Amo, amas, amat - Jimmy Carter thinks I'm a sinner - CycleBlaze

May 22, 2007

Amo, amas, amat

Many older Romanians are surprised that outsiders don't understand their language.
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Folk say that if Latin had survived, it would be what Romanian is today. The 'Roman' in the name may be a hint. So may the adjective 'Romance' when it comes to languages.

Romanian has taken in many words but it, or the Latin on which it is based, has given out many more. To listen to, I understand nothing. It sounds a little like Italian, a little less like Spanish, but it is obviously neither. Written down, however, and especially on signs, directions and instructions, it is surprisingly easy. You may not get the word from English but almost certainly you'll understand it from Spanish or French or Italian.

Not many Romanians speak another language. A few older people remember a bit of German and we had a good conversation the other night in French. But only younger people speak some English. The rest speak just Romanian.

That makes it sound as though I think that unreasonable, that they haven't learned English to save me the inconvenience of learning Romanian. But that's not the point I'm coming to.

The point I'm trying to make is that Romania was a closed country for so long, and tourism even now is almost unknown - the assured driving in towns of the few foreign cars suggests the drivers are Romanian ex-pats on a trip home - that rural Romanians give the impression they have never met a foreigner. Especially one in Lycra and mounted on a bicycle, because a bicycle is not the way Romanians choose to travel once they have two lei to rub together.

In most countries, when you have no common language, you get by with expressions, sign language and laughter. In Romania, that doesn't work. There is disbelief, or at any rate bewilderment, that you don't speak Romanian. When it sinks in that, no, you don't, the reaction is freezing. It is uncomfortable for you but obviously even more disconcerting for the poor Romanian.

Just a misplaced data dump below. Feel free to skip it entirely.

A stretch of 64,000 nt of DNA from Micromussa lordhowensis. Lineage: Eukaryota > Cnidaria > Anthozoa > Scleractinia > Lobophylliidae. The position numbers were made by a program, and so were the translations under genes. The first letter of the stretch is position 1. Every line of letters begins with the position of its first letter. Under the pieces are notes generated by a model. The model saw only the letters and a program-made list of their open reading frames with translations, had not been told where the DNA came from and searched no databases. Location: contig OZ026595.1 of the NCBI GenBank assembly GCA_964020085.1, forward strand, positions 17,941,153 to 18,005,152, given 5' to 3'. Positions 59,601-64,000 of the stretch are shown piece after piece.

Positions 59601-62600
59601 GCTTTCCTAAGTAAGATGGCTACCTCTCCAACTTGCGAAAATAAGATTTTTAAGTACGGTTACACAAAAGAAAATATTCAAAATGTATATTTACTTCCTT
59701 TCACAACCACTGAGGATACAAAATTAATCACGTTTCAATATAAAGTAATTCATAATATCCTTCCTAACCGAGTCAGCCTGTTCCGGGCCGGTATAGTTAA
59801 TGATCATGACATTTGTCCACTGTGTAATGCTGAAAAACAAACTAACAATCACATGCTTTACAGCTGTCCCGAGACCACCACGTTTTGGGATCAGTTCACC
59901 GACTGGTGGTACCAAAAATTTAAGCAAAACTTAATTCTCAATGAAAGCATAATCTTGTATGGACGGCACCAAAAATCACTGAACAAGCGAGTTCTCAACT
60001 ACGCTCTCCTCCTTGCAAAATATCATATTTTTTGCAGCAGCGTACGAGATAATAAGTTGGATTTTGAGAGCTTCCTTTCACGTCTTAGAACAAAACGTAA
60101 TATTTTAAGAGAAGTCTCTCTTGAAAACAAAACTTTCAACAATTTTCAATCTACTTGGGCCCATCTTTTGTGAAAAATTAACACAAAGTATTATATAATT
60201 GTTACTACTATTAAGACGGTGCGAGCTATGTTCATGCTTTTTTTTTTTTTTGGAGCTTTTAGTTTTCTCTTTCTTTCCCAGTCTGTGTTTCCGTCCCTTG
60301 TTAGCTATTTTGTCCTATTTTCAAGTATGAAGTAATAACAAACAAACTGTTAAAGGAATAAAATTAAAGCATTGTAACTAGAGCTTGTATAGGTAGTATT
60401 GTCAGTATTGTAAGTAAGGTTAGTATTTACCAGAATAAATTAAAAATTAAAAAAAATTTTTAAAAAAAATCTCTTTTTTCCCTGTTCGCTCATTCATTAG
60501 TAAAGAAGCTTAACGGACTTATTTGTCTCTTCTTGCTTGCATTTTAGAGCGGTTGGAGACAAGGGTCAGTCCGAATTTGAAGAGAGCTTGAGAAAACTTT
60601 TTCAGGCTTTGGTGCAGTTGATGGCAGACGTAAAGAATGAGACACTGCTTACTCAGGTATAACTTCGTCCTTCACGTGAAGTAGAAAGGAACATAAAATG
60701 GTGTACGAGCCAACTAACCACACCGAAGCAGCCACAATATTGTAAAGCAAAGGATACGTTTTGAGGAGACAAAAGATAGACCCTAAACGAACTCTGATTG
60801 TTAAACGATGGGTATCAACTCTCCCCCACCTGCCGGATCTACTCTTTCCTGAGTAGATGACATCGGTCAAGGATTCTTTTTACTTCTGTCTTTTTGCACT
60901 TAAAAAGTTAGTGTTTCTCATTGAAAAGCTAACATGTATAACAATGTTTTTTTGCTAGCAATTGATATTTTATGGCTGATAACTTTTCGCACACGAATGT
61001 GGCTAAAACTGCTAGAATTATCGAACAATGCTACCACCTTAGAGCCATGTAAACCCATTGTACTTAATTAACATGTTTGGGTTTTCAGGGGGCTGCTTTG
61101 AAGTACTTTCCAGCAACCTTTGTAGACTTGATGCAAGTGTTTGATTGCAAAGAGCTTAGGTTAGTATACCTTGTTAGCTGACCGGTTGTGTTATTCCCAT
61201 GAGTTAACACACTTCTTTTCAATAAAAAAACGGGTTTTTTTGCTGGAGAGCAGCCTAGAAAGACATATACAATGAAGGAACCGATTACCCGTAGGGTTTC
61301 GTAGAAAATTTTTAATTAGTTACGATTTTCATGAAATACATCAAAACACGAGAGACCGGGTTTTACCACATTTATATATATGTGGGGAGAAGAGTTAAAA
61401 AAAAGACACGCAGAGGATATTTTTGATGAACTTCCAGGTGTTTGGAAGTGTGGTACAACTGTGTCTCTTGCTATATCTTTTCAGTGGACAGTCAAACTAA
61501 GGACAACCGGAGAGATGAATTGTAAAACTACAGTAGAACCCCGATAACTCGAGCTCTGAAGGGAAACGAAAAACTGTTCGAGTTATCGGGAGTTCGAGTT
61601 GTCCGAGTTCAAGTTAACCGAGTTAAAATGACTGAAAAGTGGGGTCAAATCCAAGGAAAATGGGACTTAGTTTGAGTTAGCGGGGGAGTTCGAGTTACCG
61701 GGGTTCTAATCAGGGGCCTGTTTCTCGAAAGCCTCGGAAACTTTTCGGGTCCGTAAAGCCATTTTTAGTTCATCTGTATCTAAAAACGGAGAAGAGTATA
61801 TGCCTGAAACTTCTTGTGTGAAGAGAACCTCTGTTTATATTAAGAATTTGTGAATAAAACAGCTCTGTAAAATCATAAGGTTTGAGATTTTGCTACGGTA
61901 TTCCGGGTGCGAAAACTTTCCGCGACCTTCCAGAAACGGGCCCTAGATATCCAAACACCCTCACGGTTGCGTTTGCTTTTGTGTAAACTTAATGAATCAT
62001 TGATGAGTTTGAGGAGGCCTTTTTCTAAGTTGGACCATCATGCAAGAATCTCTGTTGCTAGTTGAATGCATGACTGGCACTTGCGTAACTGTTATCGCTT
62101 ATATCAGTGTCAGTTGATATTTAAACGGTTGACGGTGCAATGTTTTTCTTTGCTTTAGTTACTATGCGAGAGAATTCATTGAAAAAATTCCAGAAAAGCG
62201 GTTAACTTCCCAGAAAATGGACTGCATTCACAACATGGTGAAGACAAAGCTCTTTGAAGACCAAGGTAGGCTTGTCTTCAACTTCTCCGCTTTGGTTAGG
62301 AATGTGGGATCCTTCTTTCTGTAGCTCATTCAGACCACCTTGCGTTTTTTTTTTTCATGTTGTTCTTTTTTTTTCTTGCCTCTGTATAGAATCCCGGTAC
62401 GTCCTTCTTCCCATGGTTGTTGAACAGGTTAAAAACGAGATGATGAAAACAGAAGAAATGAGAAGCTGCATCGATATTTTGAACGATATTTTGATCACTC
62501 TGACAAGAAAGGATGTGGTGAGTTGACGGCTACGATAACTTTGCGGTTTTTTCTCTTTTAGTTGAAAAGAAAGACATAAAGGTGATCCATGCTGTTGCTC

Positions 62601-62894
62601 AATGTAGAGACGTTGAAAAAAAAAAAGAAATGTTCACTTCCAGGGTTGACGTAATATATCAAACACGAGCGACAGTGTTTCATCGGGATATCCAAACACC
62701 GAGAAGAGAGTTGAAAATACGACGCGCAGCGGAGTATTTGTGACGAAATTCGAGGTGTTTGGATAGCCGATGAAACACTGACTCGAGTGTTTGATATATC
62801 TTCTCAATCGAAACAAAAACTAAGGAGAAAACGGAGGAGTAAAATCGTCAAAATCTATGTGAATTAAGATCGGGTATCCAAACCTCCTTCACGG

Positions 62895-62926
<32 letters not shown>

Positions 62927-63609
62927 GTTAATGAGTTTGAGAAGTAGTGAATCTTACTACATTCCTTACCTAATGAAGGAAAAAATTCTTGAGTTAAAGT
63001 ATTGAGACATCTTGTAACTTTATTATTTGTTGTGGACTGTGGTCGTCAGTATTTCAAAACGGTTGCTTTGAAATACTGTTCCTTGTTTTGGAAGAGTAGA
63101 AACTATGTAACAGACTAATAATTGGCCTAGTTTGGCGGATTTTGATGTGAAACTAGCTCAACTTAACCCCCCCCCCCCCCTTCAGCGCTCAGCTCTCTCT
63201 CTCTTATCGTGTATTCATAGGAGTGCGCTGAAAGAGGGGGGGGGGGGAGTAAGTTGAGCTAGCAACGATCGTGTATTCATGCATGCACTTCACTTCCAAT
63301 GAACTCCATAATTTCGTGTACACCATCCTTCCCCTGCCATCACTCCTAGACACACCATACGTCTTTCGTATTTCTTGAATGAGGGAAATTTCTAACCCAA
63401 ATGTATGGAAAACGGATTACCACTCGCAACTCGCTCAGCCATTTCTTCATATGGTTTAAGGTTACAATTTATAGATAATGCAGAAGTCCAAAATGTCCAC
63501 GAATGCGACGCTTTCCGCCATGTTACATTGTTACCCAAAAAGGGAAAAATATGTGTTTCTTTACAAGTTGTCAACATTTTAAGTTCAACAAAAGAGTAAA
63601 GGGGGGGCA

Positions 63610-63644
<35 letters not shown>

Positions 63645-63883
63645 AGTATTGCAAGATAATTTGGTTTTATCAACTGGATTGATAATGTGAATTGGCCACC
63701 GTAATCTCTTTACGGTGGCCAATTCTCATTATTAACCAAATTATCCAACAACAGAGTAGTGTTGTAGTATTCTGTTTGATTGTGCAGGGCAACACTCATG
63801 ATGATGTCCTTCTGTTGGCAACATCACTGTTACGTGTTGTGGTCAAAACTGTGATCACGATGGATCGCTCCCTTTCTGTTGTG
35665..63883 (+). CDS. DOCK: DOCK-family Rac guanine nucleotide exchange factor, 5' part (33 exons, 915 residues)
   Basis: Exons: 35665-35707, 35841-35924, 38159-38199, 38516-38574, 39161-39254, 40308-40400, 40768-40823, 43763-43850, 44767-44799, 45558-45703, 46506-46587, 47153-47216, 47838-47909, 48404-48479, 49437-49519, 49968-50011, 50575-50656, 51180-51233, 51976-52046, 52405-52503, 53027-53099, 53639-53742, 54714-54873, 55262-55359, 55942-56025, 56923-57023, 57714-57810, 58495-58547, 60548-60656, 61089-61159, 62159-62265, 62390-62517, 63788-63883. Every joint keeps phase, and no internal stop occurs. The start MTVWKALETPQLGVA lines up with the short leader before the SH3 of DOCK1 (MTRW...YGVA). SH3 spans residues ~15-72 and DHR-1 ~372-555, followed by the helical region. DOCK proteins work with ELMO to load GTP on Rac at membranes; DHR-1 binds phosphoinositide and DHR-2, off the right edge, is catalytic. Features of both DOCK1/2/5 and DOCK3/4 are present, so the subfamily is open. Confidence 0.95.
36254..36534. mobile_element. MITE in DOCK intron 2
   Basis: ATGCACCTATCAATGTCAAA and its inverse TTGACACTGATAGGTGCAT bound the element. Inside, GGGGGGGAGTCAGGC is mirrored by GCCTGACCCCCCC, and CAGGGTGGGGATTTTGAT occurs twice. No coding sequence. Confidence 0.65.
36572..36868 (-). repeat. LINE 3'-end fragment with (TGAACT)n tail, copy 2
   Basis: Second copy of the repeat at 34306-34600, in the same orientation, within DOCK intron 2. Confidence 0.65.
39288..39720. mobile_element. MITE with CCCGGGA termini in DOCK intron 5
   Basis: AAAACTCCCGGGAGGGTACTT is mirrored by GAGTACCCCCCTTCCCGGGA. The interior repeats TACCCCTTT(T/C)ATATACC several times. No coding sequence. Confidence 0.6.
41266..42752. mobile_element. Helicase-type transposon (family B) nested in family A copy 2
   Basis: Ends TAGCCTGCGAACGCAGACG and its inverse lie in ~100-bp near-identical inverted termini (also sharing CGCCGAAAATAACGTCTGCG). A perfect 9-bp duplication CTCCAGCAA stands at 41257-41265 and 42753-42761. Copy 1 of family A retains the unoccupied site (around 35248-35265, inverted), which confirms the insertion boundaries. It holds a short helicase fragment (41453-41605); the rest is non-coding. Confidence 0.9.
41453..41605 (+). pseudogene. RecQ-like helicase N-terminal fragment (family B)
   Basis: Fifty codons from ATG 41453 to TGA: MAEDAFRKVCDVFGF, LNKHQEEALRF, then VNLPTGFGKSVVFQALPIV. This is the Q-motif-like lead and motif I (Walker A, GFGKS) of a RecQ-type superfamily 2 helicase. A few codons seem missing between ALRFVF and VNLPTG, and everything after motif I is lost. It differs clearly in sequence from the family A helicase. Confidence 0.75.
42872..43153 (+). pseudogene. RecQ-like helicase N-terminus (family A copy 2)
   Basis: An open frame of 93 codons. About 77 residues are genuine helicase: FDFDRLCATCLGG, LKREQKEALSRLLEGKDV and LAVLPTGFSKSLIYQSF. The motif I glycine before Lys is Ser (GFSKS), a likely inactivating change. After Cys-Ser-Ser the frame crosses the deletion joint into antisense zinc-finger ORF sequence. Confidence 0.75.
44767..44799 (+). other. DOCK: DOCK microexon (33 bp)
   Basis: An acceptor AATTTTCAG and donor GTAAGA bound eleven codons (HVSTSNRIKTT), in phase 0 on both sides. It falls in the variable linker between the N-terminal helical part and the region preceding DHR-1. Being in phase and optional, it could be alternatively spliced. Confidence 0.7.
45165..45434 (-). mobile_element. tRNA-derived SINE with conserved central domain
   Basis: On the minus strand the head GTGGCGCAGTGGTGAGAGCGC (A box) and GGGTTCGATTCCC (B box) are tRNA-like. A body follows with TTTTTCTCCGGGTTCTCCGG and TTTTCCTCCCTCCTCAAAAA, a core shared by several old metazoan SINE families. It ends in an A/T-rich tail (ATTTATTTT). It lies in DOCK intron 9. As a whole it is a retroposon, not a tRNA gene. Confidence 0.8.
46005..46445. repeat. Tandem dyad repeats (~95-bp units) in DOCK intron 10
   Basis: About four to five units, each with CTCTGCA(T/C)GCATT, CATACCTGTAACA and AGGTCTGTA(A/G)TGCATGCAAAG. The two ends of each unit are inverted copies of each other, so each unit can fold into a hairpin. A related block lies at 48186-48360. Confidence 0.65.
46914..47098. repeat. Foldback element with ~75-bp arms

If Romanians weren't so friendly and so willing to help, to rush across the road to give you directions, to strike up conversations and to smile, this would be nothing. But the contrast is all the greater because of it.

Lovely people: I just wanted so much to talk to them.
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In time, of course, it will change. Romanians have started travelling and there are more and more cars with blue, yellow and red patches of the national flag beside the number plate. But outsiders are slow to visit Romania, at any rate away from the beaches of the Black Sea. That makes it a great time to come as a cyclist. It is a beautiful place. I'd recommend a mountain bike rather than the road bikes that we're using, but come here soon rather than leaving it until later.

Delay and you'll find rural Romanians less disconcerted by your foreigness but the price you'll pay is that you've become just another tourist rather than the traveller you pride yourself on being.

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